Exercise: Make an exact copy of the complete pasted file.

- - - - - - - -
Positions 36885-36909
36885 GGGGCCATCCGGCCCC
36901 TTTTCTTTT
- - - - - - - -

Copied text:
Positions 36885-36909
36885 GGGGCCATCCGGCCCC
36901 TTTTCTTTT